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Blazer rookies ride it out, wait for a call

Boumtje Boumtje, Randolph want to play sooner rather than later

The rookies haven't vanished. If you want a sighting, get to the Rose Garden 90 minutes before a Trail Blazers game. Zach Randolph and Ruben Boumtje Boumtje pound the hardwood, working with assistant coaches, shooting, developing moves, catching a sweat.

Once the game starts, you usually won't see Randolph on the court unless things gets out of hand. Boumtje Boumtje? He's the one sitting behind the Blazer bench, looking stylish in a spendy dress suit.

Randolph, Portland's No. 1 draft choice, is on the active roster, but the 6-9 power forward from Michigan State is limited to mop-up duty on most nights. Boumtje Boumtje, a second-round pick, is on the team's taxi squad, er, injured list. The 7-foot center from Georgetown may not get to suit up for a game the rest of the season.

It's the way of the world for rookies on a veteran team. Work hard in practice, after practice, before games. Be patient.

Coach Maurice Cheeks is using Dale Davis, Rasheed Wallace, Shawn Kemp, Chris Dudley and even Ruben Patterson at the '4' and '5' spots. Randolph and Boumtje Boumtje sit, watch and learn.

Randolph, 20, had a stretch of games in late November and early December in Portland's rotation, getting double-figure minutes. His best performance came at Sacramento on Nov. 21, when he hit 5 of 6 shots and led a Portland rally that nearly resulted in victory.

Since then, Randolph has put in two stints on the injured list, solely for the purpose of getting another player a shot at live time, and he has played sparingly when on the active roster. He has played 207 minutes in 39 games, averaging 2.6 points and 1.5 rebounds.

Boumtje Boumtje, who turns 24 next month, got some minutes at the start of the season, then made the rotation for eight games in December, contributing especially at the defensive end. Since Jan. 11, the native of Cameroon Ñ who

didn't play basketball until he was 15 Ñ has been on the injured list most of the way, playing only nine minutes in three games. He has seen 230 minutes of action in 28 games, averaging 1.3 points and 1.8 rebounds.

'They are coming along fine,' Portland assistant coach Jimmy Lynam says. 'They both work hard. They are improving, but they are playing behind people who are real good players.'

Give me the ball!

Randolph and Boumtje Boumtje's talents lie 180 degrees apart. Randolph is an offensive player, a post-up threat with a nice drop-step, jump-hook and short-range jumper. Boumtje Boumtje is a defensive giant, a giraffe who covers the court and swallows weak stuff around the basket.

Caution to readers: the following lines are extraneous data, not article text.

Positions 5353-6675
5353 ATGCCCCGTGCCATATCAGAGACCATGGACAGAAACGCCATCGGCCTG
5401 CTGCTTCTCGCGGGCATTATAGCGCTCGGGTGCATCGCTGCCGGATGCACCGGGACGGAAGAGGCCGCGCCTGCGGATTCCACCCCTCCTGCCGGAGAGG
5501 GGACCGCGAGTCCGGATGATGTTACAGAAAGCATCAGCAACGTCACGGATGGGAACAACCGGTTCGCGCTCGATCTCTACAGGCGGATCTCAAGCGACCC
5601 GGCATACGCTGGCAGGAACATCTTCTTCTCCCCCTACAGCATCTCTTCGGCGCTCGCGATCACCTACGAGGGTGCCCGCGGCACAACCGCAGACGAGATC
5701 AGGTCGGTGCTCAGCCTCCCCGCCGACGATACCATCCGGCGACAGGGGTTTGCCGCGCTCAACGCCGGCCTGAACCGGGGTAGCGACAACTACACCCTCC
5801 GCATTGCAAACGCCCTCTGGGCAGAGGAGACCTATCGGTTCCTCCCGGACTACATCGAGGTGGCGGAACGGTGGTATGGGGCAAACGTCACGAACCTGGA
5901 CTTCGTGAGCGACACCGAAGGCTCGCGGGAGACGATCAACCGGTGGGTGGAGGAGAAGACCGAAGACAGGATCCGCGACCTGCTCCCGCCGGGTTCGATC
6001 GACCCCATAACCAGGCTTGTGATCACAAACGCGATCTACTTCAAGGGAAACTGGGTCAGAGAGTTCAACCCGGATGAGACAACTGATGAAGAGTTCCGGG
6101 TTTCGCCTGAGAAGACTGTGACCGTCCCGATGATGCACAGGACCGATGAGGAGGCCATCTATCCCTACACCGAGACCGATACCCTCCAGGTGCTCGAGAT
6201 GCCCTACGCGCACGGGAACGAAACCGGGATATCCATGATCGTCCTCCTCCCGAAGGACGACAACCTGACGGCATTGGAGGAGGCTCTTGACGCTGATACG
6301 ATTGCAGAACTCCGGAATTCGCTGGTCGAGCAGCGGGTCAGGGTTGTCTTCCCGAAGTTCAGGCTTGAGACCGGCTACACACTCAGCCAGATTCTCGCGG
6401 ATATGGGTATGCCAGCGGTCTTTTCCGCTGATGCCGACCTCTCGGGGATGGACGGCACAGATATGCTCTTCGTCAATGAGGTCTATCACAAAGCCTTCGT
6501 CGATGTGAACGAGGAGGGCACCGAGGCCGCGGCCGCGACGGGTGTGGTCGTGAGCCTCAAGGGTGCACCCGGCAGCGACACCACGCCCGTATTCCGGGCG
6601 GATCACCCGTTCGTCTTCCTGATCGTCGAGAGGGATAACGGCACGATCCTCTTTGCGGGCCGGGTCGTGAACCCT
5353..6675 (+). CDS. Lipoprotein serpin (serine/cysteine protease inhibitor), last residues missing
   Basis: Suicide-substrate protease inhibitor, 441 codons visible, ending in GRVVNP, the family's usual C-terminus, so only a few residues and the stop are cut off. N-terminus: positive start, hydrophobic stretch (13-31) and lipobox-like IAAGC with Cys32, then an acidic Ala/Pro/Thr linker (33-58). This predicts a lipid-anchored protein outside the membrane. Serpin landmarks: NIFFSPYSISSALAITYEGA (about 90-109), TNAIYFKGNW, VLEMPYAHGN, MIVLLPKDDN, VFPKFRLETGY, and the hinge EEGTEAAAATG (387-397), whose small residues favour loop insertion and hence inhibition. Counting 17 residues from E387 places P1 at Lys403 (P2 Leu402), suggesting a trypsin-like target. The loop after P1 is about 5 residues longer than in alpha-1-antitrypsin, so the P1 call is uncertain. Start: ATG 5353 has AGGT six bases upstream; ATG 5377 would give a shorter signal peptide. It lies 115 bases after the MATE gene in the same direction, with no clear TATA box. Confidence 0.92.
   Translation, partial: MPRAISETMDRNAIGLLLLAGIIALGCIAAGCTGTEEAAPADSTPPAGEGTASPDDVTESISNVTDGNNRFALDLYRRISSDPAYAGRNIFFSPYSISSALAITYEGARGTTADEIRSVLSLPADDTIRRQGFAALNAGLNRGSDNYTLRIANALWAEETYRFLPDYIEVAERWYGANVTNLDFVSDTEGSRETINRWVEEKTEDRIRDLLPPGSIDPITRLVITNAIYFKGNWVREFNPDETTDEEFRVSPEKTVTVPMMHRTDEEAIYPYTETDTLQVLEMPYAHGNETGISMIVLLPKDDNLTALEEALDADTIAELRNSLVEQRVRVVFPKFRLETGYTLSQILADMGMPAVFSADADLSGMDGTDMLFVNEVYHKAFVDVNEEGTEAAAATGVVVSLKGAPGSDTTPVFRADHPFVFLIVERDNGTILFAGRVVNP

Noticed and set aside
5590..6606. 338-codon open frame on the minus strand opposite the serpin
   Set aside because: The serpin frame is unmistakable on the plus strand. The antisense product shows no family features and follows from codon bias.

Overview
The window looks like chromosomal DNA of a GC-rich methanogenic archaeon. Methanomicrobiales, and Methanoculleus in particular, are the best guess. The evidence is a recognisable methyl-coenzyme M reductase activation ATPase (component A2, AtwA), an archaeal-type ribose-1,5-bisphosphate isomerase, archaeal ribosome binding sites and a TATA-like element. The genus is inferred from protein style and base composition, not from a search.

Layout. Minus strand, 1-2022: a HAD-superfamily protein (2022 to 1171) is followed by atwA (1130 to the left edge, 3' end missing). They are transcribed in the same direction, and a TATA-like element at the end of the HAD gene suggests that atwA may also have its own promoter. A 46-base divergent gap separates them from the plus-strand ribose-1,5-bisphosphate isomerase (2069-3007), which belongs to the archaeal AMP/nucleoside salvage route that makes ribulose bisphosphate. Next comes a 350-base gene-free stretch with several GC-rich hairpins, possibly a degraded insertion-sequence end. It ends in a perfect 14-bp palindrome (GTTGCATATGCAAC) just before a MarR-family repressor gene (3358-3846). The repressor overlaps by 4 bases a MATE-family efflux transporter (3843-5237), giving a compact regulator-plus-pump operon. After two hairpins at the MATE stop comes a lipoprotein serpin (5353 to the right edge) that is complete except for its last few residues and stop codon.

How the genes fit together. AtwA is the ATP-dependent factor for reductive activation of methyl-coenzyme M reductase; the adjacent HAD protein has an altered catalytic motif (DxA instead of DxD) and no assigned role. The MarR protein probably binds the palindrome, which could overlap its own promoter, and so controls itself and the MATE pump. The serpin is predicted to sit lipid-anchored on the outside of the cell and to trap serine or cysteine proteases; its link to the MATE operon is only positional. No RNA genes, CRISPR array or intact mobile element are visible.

'Zach is learning,' says Portland assistant Caldwell Jones, who put in 14 years as a center in the NBA. 'He likes to play upright, standing straight up. We are trying to work with him as far as keeping his balance, bending his knees and staying low. He has quick reflexes, is a quick up-and-downer. He can shoot his shot and then go chase it if he misses, and he has good instincts going to the ball.

'Boom Boom is learning how to run the floor, how to get position on offense, get down low and hold it, how to use his body. He got a late start being exposed to basketball, but he is growing by leaps and bounds.'

Adds Lynam: 'Ruben has a great instinct to block shots. He has to get a little stronger physically, and he is very inexperienced at the offensive end. He was never asked to score at Georgetown. But his defensive potential is obvious.'

Since he began basketball as a youngster, Randolph has always been the center of attention, his team's leading scorer, a major minute-eater. Sitting and watching has been a trying experience.

'It's hard for me,' Randolph says. 'I'm used to playing. But I'm patient. I hope my time will come. Everything should fall in place with me working hard. I'm learning a lot. I'm learning how to compete, to play together as a team. I have a lot of confidence in my game.'

Boumtje Boumtje came later to fame and acclaim but feels much the same way as Randolph.

'It's very hard,' he says. 'You practice every day. You go out on the court and bang against (the veterans) and learn that way, but you would rather play in games. As a player and competitive guy, you always think you can help the team.

'At the same time, you have to understand the business of basketball and what we are trying to accomplish. I am a rookie. I'm just trying to take advantage of every chance I have in practice and do as much as possible. I think I'm getting more out of it knowing hopefully I'll get my chance one day.'

Don't expect things to change overnight for Portland's rookies. Jones says their serious playing time is 'probably three or four years down the road.'

Randolph and Boumtje Boumtje say they will try to make it happen sooner.

'I am a positive person,' Randolph says. 'Boom Boom is, too. I am sticking with it. I am just working hard.'

NOTES: Post-game Rose Garden scene after Portland's 92-87 loss to Seattle: Shawn Kemp, working a crowd of nearly 100 autograph seekers by the Sonics' team bus, 45 minutes after the game. Kemp, who missed a layup and had the ball stripped in the final minute of the game, is one of the best at reaching out to the fans, whether his personal weather report is in a rain or shine pattern. Good for him.

Dudley, 37, will retire after the season, his 15th.

Scottie Pippen is in a shooting slump that has dropped his field-goal percentage to .398. Over his last nine games, Pippen is 31 of 97 (.319) from the field. ... Damon Stoudamire has struggled in the last three games, making only 8 of 31 (.258) and is down to .403 for the season. ... Dale Davis has improved his shooting percentage to .520, fourth in the NBA behind the Lakers' Shaquille O'Neal, Utah's Donyell Marshall and the Clippers' Elton Brand.